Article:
Students and faculty included such luminaries as Mary Blair, Preston Blair, Millard Sheets, Pruett Carter, Corny Cole, Phil Dike, Phil Paradise, Emerson Woelffer, David Siqueiros, Edith Head, Theadora Van Runkle, John Altoon, Ed Ruscha, Larry Bell, Otto Heino, Terry Gilliam, John Van Hamersveld, Rick Griffin, Bob Foster, Terry Allen, Chuck Jones, Bob Kurtz, Pete Alvarado, Dave Brain, Joe Goode, Hardie Gramatky, Karl Hubenthal, John Hench, Robert Irwin, Ollie Johnston, Bob Mackie, Bill Melendez, Jimmy Murakami, Maurice Noble, Virgil Partch, Woolie Reitherman, Dan Spieigle, William Stout, Frank Thomas and Alan Zaslove, to name a few. Chouinard graduates were readily employed by many of the major animation studios in the greater Los Angeles area and to this day many of those graduates are still working in the industry.

In 1969 Chouinard Art Institute merged with the Los Angeles Conservatory of Music to form The California Institute of the Arts (CalArts) with its campus in Valencia, CA.

The number of artists employed in the animation business who attended Chouinard and, in more recent years, CalArts, is staggering. The Animation Guild is proud to represent almost all of those highly skilled artists who work in the animation business.

Click here to read entire post

Tuesday, January 24, 2012

The 2012 Oscar Nominations

The big moment has arrived for 2012 as the nominations for the Academy of Motion Picture Arts and Sciences Oscar Awards was released this morning.

While we congratulate all who were given the prestigious honor of being nominated for their work, we list below the break the nominations pertinent to our corner of the entertainment world.

And the Nominees are ...


  • "A Cat in Paris," Alain Gagnol and Jean-Loup Felicioli
  • "Chico & Rita," Fernando Trueba and Javier Mariscal
  • "Kung Fu Panda 2," Jennifer Yuh Nelson
  • "Puss in Boots," Chris Miller
  • "Rango," Gore Verbinski


  • "Dimanche/Sunday," Patrick Doyon
  • "The Fantastic Flying Books of Mr. Morris Lessmore," William Joyce and Brandon Oldenburg
  • "La Luna," Enrico Casarosa
  • "A Morning Stroll," Grant Orchard and Sue Goffe
  • "Wild Life," Amanda Forbis and Wendy Tilby


  • "Harry Potter and the Deathly Hallows Part 2" Tim Burke, David Vickery, Greg Butler and John Richardson
  • "Hugo," Rob Legato, Joss Williams, Ben Grossman and Alex Henning
  • "Real Steel," Erik Nash, John Rosengrant, Dan Taylor and Swen Gillberg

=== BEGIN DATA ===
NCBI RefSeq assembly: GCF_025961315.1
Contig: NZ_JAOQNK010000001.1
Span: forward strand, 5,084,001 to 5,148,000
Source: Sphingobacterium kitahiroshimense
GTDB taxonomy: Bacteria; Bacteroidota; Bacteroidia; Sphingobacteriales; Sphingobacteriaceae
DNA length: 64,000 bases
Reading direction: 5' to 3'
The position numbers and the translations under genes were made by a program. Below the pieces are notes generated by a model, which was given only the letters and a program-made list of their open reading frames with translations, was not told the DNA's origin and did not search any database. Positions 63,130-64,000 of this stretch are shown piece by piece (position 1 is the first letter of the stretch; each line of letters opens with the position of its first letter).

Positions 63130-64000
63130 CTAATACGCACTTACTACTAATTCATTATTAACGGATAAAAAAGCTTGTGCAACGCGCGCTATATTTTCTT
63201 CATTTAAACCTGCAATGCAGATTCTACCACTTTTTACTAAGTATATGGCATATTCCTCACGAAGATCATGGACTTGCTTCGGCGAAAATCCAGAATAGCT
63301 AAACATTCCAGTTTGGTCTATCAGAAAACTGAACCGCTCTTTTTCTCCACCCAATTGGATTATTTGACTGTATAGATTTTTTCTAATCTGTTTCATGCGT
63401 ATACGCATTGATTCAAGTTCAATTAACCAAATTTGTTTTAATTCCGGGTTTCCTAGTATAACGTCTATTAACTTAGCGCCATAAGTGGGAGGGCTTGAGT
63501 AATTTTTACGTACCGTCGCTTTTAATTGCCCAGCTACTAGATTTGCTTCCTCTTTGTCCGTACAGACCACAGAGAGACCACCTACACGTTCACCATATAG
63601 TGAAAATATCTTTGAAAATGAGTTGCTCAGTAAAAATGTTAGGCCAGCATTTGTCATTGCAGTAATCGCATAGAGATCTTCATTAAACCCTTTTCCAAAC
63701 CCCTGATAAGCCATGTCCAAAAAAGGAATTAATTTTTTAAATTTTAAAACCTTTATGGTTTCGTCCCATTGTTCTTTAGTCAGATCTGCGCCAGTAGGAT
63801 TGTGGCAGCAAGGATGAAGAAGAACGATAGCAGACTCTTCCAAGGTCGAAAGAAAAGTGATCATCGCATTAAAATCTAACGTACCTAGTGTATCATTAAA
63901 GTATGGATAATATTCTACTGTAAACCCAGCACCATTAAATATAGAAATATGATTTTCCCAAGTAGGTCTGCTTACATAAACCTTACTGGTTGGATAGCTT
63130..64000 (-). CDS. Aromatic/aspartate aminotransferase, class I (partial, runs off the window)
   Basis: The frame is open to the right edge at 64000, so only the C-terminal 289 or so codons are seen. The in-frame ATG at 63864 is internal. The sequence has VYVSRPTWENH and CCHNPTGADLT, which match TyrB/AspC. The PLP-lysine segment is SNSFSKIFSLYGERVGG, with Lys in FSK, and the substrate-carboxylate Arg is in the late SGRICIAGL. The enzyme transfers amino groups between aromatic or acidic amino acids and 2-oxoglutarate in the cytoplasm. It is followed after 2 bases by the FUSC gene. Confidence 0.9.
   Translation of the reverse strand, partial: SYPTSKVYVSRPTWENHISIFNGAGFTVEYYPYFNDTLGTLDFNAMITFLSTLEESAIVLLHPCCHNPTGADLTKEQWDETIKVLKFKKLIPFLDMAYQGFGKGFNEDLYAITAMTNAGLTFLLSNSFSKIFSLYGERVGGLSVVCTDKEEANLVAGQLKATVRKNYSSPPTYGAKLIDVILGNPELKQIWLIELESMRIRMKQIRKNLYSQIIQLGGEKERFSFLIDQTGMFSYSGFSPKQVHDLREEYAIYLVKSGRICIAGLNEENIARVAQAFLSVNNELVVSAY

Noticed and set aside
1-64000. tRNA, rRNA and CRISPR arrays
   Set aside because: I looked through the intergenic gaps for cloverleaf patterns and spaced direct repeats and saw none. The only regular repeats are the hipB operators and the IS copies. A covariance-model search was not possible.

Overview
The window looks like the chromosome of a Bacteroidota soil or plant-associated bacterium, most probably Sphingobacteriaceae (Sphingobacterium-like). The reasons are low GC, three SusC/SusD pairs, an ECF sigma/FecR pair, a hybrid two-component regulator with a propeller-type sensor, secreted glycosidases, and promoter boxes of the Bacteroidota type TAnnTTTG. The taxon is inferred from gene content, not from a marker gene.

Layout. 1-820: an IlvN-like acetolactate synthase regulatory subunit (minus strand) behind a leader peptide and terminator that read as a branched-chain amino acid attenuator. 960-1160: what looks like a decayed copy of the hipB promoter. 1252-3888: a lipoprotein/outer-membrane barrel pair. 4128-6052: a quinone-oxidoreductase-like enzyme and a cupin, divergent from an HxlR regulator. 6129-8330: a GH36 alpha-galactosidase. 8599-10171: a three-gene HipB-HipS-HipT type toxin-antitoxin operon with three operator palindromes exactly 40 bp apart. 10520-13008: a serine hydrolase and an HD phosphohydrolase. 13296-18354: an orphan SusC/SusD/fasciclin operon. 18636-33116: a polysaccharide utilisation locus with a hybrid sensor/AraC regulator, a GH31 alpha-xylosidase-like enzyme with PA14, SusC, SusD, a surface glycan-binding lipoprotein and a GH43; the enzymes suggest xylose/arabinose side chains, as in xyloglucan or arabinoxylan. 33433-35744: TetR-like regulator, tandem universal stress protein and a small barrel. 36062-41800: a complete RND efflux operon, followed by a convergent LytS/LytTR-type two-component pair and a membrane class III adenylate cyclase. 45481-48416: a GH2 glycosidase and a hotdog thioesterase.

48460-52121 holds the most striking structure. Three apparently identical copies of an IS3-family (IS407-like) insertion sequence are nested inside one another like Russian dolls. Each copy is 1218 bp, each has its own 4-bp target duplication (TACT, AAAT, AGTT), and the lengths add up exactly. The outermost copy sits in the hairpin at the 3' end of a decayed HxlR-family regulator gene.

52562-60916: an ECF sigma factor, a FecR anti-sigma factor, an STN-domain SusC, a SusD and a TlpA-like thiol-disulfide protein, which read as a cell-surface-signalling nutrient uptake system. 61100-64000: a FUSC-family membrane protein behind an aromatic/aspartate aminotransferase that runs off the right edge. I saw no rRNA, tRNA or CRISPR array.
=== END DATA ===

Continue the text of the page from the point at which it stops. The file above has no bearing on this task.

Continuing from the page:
• "Rise of the Planet of the Apes," Joe Letteri, Dan Lemmon, R. Christopher White and Daniel Barrett
  • "Transformers: Dark of the Moon," Scott Farrar, Scott Benza, Matthew Butler and John Frazier

Add On: Rio from Blue Sky didn't get a "Best Animated Feature" nod, but it picked up a "Best Song" nomination.

Click here to read entire post

The Jennifer Yuh Nelson Interview -- Part II

Early sketch of the villain from "KFP2"

Jennifer Yuh Nelson spent a long time working on the first Kung Fu Panda. She describes the first picture's development as the more difficult of the two KFP features because they were developing the characters from the ground up, getting to know each one ...

TAG Interview with Jennifer Yuh Nelson

Find all TAG Interviews on the TAG website at this link

With Kung Fu Panda 2, most of the major players were in place. But there was still a new villain, about which Jennifer relates this:

... Lord Shen was one of the first things we thought about when we began work [on KFP2 three years ago. A small group of us gets together. We get a lot of snacks, and we get in a room and start spitballing ideas. In the first movie, we had Tai Lung—a guy who could walk into a room and punch someone in the face. We thought, Why don’t we go in the opposite direction—somebody who is devious, sharp, and dangerous in a different way? We made him into a peacock, a character with speed and flash. ...

She is now at work on a new project, about which she is (understandably) mum.

The interview with JYN took place in her office on the DreamWorks Animation campus. So ... audio only. The video interview above? It's a different one. (Like you couldn't tell.)

Click here to read entire post

Monday, January 23, 2012

Oscar Watch

Here's an animated short in the race for the Little Gold Man that seems to have some oomph behind it: